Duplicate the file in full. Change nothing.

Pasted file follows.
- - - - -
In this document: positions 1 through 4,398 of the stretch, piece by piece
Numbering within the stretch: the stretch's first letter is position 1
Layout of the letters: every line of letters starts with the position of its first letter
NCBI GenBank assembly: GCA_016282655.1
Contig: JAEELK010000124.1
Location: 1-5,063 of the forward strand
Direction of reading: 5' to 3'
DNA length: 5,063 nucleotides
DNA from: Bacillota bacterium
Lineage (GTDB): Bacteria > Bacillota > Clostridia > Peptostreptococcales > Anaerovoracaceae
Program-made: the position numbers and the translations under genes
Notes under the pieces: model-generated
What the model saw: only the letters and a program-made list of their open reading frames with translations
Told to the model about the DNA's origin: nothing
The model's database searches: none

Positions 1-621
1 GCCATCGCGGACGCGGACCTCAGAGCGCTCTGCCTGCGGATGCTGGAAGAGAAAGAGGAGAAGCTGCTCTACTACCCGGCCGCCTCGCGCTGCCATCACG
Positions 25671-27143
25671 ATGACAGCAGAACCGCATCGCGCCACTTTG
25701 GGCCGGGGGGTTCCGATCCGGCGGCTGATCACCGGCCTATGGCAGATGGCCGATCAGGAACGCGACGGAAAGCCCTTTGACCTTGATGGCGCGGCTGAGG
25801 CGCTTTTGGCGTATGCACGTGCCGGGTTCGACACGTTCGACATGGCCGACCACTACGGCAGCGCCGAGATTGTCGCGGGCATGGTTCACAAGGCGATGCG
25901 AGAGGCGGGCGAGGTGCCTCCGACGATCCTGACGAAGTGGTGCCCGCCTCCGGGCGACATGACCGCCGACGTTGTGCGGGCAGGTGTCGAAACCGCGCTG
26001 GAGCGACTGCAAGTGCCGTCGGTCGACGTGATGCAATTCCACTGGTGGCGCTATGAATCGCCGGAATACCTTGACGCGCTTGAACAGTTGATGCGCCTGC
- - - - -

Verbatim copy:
In this document: positions 1 through 4,398 of the stretch, piece by piece
Numbering within the stretch: the stretch's first letter is position 1
Layout of the letters: every line of letters starts with the position of its first letter
NCBI GenBank assembly: GCA_016282655.1
Contig: JAEELK010000124.1
Location: 1-5,063 of the forward strand
Direction of reading: 5' to 3'
DNA length: 5,063 nucleotides
DNA from: Bacillota bacterium
Lineage (GTDB): Bacteria > Bacillota > Clostridia > Peptostreptococcales > Anaerovoracaceae
Program-made: the position numbers and the translations under genes
Notes under the pieces: model-generated
What the model saw: only the letters and a program-made list of their open reading frames with translations
Told to the model about the DNA's origin: nothing
The model's database searches: none

Positions 1-621
1 GCCATCGCGGACGCGGACCTCAGAGCGCTCTGCCTGCGGATGCTGGAAGAGAAAGAGGAGAAGCTGCTCTACTACCCGGCCGCCTCGCGCTGCCATCACG
Positions 25671-27143
25671 ATGACAGCAGAACCGCATCGCGCCACTTTG
25701 GGCCGGGGGGTTCCGATCCGGCGGCTGATCACCGGCCTATGGCAGATGGCCGATCAGGAACGCGACGGAAAGCCCTTTGACCTTGATGGCGCGGCTGAGG
25801 CGCTTTTGGCGTATGCACGTGCCGGGTTCGACACGTTCGACATGGCCGACCACTACGGCAGCGCCGAGATTGTCGCGGGCATGGTTCACAAGGCGATGCG
25901 AGAGGCGGGCGAGGTGCCTCCGACGATCCTGACGAAGTGGTGCCCGCCTCCGGGCGACATGACCGCCGACGTTGTGCGGGCAGGTGTCGAAACCGCGCTG
26001 GAGCGACTGCAAGTGCCGTCGGTCGACGTGATGCAATTCCACTGGTGGCGCTATGAATCGCCGGAATACCTTGACGCGCTTGAACAGTTGATGCGCCTGC